Start-ups are likely to create more than 100,000 jobs in 2016 and 225,000 jobs in 2018. Photo: Mint

Start-ups are likely to create more than 100,000 jobs in 2016 and 225,000 jobs in 2018. Photo: Mint

New Delhi: The labour and employment ministry on Sunday took steps to relax labour-related compliance measures for start-ups, a week after Prime Minister Narendra Modi unveiled the Start-up India initiative.

The ministry has decided to exempt start-ups from inspections related to key labour laws—including the Industrial Disputes Act, the Contract Labour Act, the Employees State Insurance Act, the Trade Union Act and the Employees Provident Fund and Miscellaneous Provisions Act—in a bid to dispel fear and encourage young entrepreneurs to start and grow businesses in India.

In a letter to all autonomous institutions such as the Employees’ Provident Fund Organisation (EPFO), Employee’s State Insurance Corp. and the Labour Commission, the ministry has asked them to desist from any unwanted interference related to labour law compliance in the functioning of start-ups.

“Promoting start-ups… would need special handholding and nurturing. Thus such start-ups, as defined by DIPP (department of industrial policy and promotion), may be allowed to self-certify compliance with the labour laws,” labour secretary Shankar Aggarwal said in the letter.

Both Modi and finance minister Arun Jaitley last week assured start-ups that the government will help enable their growth.

As per the labour ministry, start-ups will not be inspected in the first year of their establishment, and in the next two years, they will not be inspected until the central analysis and intelligence unit of the labour ministry verifies a written complaint and advocates any inspection.

Till that time, the start-ups will have to self-certify their compliance of labour laws and each of the concerned bodies of the ministry will accept it. Following the labour ministry move, EPFO also wrote to all its field offices to take note of the development at the regional office level.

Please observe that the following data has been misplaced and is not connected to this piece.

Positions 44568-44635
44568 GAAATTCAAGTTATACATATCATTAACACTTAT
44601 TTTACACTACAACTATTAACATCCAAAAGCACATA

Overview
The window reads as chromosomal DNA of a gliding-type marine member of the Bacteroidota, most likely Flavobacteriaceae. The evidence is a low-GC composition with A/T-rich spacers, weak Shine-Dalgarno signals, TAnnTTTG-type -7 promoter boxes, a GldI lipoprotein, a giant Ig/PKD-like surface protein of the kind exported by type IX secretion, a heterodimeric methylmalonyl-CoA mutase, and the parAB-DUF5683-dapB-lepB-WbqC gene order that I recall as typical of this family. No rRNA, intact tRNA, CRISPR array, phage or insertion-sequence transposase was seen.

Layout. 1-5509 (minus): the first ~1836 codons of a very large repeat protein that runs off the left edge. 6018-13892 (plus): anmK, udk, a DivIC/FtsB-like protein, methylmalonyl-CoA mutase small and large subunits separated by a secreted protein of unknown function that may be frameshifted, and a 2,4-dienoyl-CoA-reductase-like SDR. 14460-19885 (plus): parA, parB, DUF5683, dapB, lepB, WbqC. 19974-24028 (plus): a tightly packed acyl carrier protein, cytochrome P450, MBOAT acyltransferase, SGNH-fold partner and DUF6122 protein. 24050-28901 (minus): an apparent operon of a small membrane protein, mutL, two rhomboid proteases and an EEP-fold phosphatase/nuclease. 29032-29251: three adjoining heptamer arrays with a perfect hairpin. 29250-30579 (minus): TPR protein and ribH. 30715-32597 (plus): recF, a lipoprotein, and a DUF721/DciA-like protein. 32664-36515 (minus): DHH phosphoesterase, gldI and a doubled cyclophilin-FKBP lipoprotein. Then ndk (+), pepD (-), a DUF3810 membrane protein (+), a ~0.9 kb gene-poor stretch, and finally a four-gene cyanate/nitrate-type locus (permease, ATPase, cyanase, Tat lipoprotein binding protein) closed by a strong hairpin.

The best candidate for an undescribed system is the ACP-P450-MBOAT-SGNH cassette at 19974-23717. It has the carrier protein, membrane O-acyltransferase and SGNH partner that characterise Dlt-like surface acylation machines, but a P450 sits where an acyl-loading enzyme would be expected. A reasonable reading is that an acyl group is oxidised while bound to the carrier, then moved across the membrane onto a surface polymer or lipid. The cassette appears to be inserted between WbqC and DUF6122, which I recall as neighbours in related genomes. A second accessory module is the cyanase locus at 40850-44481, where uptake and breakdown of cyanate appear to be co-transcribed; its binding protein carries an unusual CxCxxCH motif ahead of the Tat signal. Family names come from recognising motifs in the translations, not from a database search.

“Start-Ups are allowed to submit self-certified returns under EPF and Miscellaneous Provisions Act 1952. From the second year onwards, up to three years from the setting up of the unit, such start-ups may be taken up for inspections only when very credible and verifiable complaints of violations is filed in writing and the approval has been obtained from central analysis and intelligence unit,” EPFO said in its internal circular.

“It is therefore advised to regulate inspections in the Start-Ups, as suggested above, wherever, applicable,” said the circular, a copy of which has been reviewed by Mint.

A labour ministry official said that from the prime minister on, all in the government believe that job creation is a key agenda and it has to live up to the expectations of young Indians.

Nearly 60% of India’s 1.2 billion population is below the age of 35. The official said the ministry’s move will benefit all small and big start-ups in the country. “We have made a beginning for successful implementation of the Start-Up India initiative and going forward more relaxed norms may be unveiled for these companies so that they create more jobs,” the official said, requesting anonymity.

Last week, Modi has said that “start-up doesn’t mean billion dollar company where thousands of people work. It is about employing even five people and developing India”. “We have to bring a psychological change in the mindset of young Indians—from job seekers to job creators,” Modi said during the launch of the Start-up India initiative.

Himanshu Aggarwal, chief executive of Aspiring Minds, a job and skill mapping company, said start-ups are likely to create more than 100,000 jobs in 2016 and 225,000 jobs in 2018. “Start-ups will be the mainstay of job growth for the next five years. The Start-Up India initiative has the potential to propel this further,” Aggarwal said.

[“source-Livemint”]